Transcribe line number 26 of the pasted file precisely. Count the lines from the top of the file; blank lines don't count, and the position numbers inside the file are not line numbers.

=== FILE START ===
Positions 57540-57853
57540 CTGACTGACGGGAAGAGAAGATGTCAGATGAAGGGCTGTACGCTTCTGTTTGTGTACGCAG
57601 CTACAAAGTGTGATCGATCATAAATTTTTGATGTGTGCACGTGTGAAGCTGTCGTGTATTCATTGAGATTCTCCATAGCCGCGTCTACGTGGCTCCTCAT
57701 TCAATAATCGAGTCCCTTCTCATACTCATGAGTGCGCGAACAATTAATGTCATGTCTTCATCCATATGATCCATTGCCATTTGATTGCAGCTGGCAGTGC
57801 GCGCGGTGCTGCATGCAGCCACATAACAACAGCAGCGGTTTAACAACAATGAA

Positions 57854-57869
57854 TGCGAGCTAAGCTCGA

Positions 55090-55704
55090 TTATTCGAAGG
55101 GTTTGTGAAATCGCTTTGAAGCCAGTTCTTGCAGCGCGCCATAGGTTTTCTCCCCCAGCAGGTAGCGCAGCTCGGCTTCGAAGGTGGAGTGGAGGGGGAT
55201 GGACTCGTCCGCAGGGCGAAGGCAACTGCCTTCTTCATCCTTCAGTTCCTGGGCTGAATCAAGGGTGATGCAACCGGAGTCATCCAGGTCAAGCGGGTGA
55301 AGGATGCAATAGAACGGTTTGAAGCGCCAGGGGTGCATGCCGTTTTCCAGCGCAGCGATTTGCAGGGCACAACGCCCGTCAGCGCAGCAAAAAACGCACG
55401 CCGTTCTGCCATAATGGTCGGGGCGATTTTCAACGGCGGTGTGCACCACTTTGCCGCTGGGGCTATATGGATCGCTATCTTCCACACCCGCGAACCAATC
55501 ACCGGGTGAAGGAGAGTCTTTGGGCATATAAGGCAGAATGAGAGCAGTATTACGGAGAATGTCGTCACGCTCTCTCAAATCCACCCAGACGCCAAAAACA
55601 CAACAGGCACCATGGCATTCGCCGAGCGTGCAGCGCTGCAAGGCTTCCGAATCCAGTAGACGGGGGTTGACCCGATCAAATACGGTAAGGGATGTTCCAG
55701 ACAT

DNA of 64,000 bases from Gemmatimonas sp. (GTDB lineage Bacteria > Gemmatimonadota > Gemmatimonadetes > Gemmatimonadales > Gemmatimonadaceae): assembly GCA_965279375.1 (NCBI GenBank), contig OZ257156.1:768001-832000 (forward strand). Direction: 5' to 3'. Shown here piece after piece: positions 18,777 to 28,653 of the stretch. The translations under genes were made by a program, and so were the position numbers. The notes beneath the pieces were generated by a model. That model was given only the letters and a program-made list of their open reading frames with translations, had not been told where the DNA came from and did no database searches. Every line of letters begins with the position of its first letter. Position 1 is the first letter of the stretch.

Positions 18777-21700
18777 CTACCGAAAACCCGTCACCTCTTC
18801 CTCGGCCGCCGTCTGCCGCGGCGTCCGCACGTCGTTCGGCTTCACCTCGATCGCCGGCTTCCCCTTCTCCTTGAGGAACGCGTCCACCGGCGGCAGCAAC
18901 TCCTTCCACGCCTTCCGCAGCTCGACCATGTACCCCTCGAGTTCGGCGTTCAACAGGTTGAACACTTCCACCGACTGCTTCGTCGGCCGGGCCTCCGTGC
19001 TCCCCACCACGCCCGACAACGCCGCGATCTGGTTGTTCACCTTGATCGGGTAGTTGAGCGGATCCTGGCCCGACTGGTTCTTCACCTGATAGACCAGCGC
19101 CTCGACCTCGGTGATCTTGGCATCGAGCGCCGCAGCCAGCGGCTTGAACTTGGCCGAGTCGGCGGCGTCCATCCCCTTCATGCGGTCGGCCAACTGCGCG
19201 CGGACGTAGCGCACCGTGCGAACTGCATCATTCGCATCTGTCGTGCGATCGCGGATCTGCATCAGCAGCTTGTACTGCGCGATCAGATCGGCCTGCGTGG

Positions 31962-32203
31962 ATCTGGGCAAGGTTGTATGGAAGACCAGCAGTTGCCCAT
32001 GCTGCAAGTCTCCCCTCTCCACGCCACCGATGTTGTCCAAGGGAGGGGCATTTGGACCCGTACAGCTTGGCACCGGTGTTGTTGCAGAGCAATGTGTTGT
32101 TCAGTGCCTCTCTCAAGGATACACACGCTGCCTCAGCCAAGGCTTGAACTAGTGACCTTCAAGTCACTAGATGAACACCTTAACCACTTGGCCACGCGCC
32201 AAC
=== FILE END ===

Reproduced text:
31962 ATCTGGGCAAGGTTGTATGGAAGACCAGCAGTTGCCCAT